The Biscuit Scale

You can tell what the state of the economy/world/universe is by the biscuits in the local shops. Never mind carbon dating and astro-physics – these are mere whims. Biscuits* tell the truth.

The current viral panic has led to a number of changes in the grocery store. No toilet paper, socially distant markers on the floor, and different biscuits. I’m not so sure about the first two things, but I’m red-hot on the biscuits.

Let me explain this by making it into an open letter to the grocery store. Sirs…,

a. I do not need biscuits than cost $ 7.00 a packet, any more than I need $ 15 bespoke cups of coffee. These may be superb things, sourced from El Dorado and conveyed to me by limousines, but at that price I am not going to dunk anything in anything.

b. Equally, I do not need Milk Arrowroot or Nice or Wheat Thins biscuits. No-one does, with the possible exception of medieval torturers or people who need to replace the filter on their vacuum cleaner.

These are not biscuits. They are impositions. Jokes played upon the masses. Disgusting objects. Save your shelf space.

c. Chocolate biscuits are very pleasant but you must distinguish between real chocolate and brown industrial sludge. By all means spread the first about as far as you like, but avoid the second like poison. We buyers will, and you’ll be the loser.

d. You can make composite biscuits by layering anything.

e. $ 2.00 packets of biscuits will sell, even if they are made of sawdust and horse dung.

f. National biscuits will sell better than imported ones in the future as we become more used to checking out where food comes from. If the RSL tries to muscle you over a copyright on Anzac biscuits just call them something else. Don’t take it personal – it’s just South Chicago in the biscuit aisle.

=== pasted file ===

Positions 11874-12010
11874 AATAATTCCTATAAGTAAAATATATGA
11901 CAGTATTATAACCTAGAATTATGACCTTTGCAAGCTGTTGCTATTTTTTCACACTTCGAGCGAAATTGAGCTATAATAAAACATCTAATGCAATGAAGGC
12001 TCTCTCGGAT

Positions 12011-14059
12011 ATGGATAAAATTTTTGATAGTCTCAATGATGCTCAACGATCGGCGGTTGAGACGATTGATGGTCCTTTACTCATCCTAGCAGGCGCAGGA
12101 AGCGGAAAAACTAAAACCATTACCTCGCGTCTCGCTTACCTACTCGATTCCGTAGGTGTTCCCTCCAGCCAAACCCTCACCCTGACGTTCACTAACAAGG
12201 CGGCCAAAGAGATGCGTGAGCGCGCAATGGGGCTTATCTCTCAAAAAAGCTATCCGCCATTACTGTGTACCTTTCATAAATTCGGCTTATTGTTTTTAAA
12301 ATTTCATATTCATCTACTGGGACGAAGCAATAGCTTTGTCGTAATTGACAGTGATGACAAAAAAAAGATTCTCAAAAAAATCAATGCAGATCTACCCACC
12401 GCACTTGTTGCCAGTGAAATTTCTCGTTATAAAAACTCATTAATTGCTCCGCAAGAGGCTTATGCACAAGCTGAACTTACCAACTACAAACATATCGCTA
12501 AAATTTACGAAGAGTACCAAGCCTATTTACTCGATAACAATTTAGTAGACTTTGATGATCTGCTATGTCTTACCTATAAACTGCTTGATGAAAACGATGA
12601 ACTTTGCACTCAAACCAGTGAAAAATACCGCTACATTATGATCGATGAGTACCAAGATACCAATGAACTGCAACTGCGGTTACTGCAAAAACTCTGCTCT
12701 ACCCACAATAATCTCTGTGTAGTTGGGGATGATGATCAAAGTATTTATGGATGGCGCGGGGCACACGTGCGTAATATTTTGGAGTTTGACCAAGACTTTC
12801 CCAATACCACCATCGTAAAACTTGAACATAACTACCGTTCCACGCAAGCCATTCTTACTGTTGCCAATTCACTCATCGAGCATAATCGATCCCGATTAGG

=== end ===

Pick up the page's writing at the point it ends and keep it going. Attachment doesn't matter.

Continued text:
g. Once a biscuit gets over 10cm in diameter or 3 cm in height it is a cake. Still delicious, possibly, but not the sort of thing that you can balance on a saucer. Dunking invites dry cleaning.

h. There is, to a certain extent, an inverse ratio between the taste of the biscuit and the amount of advertising on the packet. The introduction of supermarket-brand stock may upset this, but you only have to buy one packet to find out the truth.

*  Cookies for the North Americans.

 

Hot Chow

Every serviceman and servicewoman knows the value of hot chow.

They may have been fighting, training, travelling, working, digging, or trying to clean the barracks –  and the duty day may have extended far longer than anyone could have foreseen – but it all can be brought into line as long as there is some hot chow.

Likewise for the civvies who may be firefighting, working, cleaning, or caring in our own battles. If there can be one plate of hot chow at some stage of the day, they can carry on. If there has also been an up-spirits bugle it is almost as good as a holiday.

Same here in lockdown. Up-spirits is 1500 hours, hot chow is 1800. The rest of the day can be good or bad according to luck, but as long as we can drink up and chow down we can win.

There Are No Leftovers

Not in a siege. There is only the next meal.

We eat everything. Not ” we eat everything that moves ” – that’s apparently what got people into this mess in the first place. I mean in this house we eat everything on our plate and everything that got cooked.

Today, tomorrow, the next day…it doesn’t matter. As long as it all goes into the people and not the bin. The cook will do his best with what is available and will get better at estimating quantities. Obvious traps will be avoided. There will be no liver and onion smoothies.

And we will try new things. There are tins of mystery in the pantry that call for exploration. Buckle up your tongue and follow me.

” Compliments To The Chef “

Never mind the compliments. To hell with the food reviews. Stick your Michelin star.

The only criteria of success is whether the family was fed and whether they ate everything. If you got nothing left over, you won.

Today’s victory was brought to you by leftover mac and cheese combined with curried hamburger, onions, and green peppers in a cream sauce. What the daughter christened ” Bangladeshi mac and cheese stroganoff “.